The advantage of working with highly customizable, open-source tools is the ability to tailor your workflow to the specific needs of your institution or collection. The disadvantage is that you have to customize your workflow, and by that you may find yourself testing configurations in seemingly endless fashion. With so many manually entered steps along the way, a single mismatched configuration can throw pieces of your processing workflow into a tailspin and leave you, hoping, in bouts of desperation, for a one-size-fits-all magical turnkey solution to all digital archival objects for their forever-and-ever-nothing-will-ever-be-lost deep storage.
Currently at the WCS Library and Archives, we are relying on BitCurator and Archivematica to process our digital collections. We’ve also been working with ArchivesSpace to describe our digital collections and DuraCloud as our cloud-based storage. A part of our Legacy Digital Project has been to test and implement procedures for DuraCloud managed archival storage. We’ve also been busy testing and producing workflow policies for disk imaging legacy media in a variety of formats (3.5” floppy disks, 5.25” floppy disks, zip disks, CD’s and DVD’s) and getting files off their physical carriers (USB flash drives and external hard drives) in a forensically sound manner, using BitCurator’s suite of forensic tools.
The third phase of our project has been to test, configure, and deploy our workflows using Archivematica to process our digital objects. Archivematica is open-source and standards based (on the OAIS functional model), and it is managed through a web-based dashboard. A nice feature in Archivematica is that it allows you to configure a space, which could be your preferred cloud-based storage option with a specific location, a subdivision of a space which can be assigned for a specific purpose or usage, such as AIP (Archival Information Package) storage, DIP (Dissemination Information Package) storage, or even as a Transfer Source on your Archivematica pipeline (i.e. a local installation of an Archivematica dashboard).
Our first task was to set up DuraCloud as our archival storage on Archivematica. We did so, closely–almost obsessively, following the Administrator Manual’s Quick Start Guide. With that worked out, we were able to test our ingest capabilities with the contents of a collection of 69 3.5” floppy disks. The floppies are from 2001 or earlier and are associated with the WCS’s Asia Program. The entire collection amounted to approximately 2,000 files which we were able to successfully process, transfer, and ingest with Archivematica. I felt like Brian Eno in Before and After Science, a cosmonaut, guiding thousands of files through pathways, towards their archival safe haven.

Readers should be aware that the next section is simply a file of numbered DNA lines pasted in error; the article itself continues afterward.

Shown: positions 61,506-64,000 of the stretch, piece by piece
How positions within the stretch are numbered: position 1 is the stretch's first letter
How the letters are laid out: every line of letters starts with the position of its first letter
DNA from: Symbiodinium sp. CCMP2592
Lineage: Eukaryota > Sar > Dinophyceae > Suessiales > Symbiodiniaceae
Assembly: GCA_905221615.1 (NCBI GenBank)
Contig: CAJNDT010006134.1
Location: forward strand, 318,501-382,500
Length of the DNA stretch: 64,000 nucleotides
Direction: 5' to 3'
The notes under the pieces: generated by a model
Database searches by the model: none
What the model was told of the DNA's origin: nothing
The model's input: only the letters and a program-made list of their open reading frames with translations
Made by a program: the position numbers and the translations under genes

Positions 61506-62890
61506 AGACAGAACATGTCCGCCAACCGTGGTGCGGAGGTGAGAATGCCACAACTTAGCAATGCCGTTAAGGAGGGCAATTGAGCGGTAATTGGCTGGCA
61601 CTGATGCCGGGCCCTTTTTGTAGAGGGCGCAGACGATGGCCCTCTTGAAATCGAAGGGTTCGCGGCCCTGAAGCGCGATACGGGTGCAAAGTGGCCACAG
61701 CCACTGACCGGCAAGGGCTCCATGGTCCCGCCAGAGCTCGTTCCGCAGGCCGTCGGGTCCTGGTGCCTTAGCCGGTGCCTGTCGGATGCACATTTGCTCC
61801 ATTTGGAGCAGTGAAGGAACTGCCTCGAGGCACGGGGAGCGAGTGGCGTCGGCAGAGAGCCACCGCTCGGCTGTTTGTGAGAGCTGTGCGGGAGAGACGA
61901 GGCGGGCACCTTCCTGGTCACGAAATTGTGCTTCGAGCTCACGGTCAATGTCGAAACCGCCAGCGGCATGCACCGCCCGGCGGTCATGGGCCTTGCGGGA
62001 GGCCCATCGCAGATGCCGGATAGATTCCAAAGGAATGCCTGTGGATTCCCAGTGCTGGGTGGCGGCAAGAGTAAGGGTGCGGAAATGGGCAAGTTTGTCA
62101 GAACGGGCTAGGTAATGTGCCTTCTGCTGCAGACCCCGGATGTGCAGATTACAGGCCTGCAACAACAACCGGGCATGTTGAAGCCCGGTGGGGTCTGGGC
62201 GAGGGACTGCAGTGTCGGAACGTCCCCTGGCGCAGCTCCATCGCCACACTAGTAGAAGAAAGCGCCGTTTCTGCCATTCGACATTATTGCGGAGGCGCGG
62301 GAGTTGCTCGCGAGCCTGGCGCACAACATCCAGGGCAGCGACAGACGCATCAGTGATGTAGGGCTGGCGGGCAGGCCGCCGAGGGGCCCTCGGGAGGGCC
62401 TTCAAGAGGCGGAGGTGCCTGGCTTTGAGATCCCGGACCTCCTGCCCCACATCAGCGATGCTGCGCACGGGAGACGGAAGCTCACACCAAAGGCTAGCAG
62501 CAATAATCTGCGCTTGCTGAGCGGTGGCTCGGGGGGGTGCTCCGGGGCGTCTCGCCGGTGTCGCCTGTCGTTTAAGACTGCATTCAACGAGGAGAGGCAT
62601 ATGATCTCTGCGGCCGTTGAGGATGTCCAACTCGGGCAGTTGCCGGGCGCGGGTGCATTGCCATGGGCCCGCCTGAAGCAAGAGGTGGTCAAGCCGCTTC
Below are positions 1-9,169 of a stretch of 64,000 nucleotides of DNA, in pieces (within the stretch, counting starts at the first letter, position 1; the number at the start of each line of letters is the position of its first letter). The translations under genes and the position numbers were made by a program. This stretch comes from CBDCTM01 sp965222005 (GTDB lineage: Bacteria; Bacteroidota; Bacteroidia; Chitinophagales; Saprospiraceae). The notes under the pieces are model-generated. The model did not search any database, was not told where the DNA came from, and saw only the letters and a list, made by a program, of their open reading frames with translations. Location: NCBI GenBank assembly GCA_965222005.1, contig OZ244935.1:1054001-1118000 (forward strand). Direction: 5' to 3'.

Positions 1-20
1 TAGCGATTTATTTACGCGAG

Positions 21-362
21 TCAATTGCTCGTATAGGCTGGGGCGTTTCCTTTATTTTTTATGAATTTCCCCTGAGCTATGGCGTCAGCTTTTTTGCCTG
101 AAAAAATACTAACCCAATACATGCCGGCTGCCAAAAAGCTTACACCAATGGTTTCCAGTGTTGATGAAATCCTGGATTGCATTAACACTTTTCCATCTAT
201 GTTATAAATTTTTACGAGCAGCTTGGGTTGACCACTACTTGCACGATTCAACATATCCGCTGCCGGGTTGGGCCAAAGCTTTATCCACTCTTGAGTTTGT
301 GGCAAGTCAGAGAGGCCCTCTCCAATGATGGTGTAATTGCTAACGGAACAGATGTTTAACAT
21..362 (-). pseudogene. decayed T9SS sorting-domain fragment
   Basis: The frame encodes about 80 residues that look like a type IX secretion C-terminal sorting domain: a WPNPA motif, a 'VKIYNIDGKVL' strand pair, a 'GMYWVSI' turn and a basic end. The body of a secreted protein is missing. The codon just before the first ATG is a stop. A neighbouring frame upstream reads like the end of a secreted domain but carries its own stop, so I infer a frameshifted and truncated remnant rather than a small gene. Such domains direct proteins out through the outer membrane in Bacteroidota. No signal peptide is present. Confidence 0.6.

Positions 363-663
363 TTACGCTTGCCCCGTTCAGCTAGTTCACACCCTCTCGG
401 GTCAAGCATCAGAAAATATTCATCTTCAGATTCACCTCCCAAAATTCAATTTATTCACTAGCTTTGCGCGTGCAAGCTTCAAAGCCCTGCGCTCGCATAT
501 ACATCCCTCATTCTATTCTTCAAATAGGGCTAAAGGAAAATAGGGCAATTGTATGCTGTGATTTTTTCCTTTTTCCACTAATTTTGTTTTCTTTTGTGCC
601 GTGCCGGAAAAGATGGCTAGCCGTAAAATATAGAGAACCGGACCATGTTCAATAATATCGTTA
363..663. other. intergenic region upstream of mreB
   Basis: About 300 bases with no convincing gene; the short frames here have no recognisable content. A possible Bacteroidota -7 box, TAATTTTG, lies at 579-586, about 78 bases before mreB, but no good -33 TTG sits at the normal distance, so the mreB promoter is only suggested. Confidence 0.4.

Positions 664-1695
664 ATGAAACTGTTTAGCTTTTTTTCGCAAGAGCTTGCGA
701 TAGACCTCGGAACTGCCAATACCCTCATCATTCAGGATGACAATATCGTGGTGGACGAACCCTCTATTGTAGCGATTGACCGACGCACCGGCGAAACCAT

But, I fell into despair as I started to process another collection, from the WHHP Field Vets records (an amazing treasure trove of documentation from WCS veterinarians working in the field across the globe), and the ingest of DIPs (Dissemination Information Packages) started to fail. Like that, a domino effect of failures started to unfold upon me. After cruising Archivematica’s User Forum, and some tinkering with Archivematica’s processing configuration settings, the “Generate AIP METS microservice” started to fail as well. When switching my transfer type from a Standard one to one attuned for disk images (for which I had to create rules and commands for it to “accept” ISO and E01 disk images), the “Generate AIP METS” microservice would not fail, but the “Verify AIP” microservice would consistently fail, throwing an additional obstacle my way.
At the time of writing, we have not yet figured out a solution to our microservice errors, but we are persisting. Though not all is lost, I find it useful to read other digital archivists’ journey towards “figuring it out”. The Society of American Archivists’ Electronic Records Section blog series on #digitalarchivesfail has been an enlightening, empathic exercise, and a reminder to hang in there while figuring it out. A lot of insight and learning can come of it!
This post highlights work that is being completed as part of our Legacy Digital Removable Media Project, which has been generously funded by the Leon Levy Foundation. For more about the project, please see this October 2016 post.